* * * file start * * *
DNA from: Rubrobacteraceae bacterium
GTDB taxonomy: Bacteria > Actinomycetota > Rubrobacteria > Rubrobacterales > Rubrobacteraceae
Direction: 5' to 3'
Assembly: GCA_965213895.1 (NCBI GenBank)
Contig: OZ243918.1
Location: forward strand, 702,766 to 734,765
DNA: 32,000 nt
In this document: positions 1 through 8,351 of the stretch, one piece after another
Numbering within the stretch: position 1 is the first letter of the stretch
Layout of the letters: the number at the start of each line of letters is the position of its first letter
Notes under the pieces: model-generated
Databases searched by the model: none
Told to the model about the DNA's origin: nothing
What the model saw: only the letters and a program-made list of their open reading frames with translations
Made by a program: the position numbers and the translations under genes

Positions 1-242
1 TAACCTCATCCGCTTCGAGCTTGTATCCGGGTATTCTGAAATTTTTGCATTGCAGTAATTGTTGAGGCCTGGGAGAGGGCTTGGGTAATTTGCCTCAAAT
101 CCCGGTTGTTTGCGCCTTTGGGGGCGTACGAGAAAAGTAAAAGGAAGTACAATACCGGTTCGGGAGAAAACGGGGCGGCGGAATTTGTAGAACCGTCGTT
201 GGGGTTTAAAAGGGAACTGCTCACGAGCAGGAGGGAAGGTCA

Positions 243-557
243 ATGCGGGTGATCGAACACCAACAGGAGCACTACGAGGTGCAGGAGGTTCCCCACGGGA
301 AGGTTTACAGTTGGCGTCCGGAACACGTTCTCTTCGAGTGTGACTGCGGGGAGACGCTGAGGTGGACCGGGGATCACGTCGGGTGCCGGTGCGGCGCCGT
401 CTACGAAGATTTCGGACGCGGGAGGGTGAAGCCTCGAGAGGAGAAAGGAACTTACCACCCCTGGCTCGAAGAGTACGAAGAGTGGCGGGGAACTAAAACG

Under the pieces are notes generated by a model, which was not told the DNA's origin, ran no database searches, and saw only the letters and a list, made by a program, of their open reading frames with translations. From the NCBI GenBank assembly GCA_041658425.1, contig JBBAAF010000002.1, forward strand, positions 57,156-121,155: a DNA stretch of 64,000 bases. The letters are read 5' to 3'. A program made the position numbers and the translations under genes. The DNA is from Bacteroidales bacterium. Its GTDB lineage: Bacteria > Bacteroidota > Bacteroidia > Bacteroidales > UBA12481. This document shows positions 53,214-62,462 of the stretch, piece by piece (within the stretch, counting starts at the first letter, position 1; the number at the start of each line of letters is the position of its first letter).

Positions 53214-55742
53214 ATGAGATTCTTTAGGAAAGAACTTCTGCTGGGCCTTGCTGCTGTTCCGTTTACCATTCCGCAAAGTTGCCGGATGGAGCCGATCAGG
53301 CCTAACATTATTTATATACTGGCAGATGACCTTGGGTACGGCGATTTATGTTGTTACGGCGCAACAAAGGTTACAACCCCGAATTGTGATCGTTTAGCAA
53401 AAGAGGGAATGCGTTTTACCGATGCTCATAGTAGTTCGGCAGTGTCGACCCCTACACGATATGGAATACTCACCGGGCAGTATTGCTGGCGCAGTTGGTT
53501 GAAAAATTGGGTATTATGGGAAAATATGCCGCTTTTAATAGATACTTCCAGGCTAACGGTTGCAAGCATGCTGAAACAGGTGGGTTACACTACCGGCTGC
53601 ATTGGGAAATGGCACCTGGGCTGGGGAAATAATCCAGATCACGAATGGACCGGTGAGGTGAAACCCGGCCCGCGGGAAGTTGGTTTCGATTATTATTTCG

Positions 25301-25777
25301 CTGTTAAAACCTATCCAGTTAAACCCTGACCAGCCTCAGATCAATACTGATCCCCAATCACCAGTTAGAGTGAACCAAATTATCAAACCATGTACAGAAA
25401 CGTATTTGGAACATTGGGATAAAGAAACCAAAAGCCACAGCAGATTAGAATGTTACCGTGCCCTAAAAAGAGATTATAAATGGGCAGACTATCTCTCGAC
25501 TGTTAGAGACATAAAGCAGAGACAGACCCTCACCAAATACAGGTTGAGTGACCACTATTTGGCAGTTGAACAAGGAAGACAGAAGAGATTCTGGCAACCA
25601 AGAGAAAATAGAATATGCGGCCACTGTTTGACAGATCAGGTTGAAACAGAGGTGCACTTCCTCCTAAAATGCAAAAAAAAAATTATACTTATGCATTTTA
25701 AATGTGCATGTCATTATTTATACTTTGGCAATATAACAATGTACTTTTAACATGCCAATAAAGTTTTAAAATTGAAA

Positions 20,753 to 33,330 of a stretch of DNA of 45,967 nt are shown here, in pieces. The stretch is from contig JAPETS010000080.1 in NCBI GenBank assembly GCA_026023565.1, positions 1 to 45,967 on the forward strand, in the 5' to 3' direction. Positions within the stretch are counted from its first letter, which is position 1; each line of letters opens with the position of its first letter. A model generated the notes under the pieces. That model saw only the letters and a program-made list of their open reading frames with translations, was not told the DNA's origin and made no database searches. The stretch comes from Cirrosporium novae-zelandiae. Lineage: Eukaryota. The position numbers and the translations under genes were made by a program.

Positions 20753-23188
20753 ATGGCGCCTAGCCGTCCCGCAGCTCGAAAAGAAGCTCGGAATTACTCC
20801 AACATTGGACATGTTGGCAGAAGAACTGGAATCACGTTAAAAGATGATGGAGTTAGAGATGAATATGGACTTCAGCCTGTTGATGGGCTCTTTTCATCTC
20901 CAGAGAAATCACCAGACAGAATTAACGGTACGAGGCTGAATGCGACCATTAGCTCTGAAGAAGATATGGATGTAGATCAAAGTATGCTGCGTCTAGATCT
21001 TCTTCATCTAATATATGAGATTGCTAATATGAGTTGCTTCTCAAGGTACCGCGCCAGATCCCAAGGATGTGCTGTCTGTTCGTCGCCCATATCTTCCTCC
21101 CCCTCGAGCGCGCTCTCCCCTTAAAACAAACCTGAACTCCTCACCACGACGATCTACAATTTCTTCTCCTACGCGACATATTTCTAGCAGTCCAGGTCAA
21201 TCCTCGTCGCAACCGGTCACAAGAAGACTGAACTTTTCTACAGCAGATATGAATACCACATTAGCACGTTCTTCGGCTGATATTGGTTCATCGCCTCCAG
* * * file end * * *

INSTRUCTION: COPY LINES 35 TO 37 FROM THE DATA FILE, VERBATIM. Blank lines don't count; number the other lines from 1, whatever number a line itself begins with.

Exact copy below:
25601 AGAGAAAATAGAATATGCGGCCACTGTTTGACAGATCAGGTTGAAACAGAGGTGCACTTCCTCCTAAAATGCAAAAAAAAAATTATACTTATGCATTTTA
25701 AATGTGCATGTCATTATTTATACTTTGGCAATATAACAATGTACTTTTAACATGCCAATAAAGTTTTAAAATTGAAA

Positions 20,753 to 33,330 of a stretch of DNA of 45,967 nt are shown here, in pieces. The stretch is from contig JAPETS010000080.1 in NCBI GenBank assembly GCA_026023565.1, positions 1 to 45,967 on the forward strand, in the 5' to 3' direction. Positions within the stretch are counted from its first letter, which is position 1; each line of letters opens with the position of its first letter. A model generated the notes under the pieces. That model saw only the letters and a program-made list of their open reading frames with translations, was not told the DNA's origin and made no database searches. The stretch comes from Cirrosporium novae-zelandiae. Lineage: Eukaryota. The position numbers and the translations under genes were made by a program.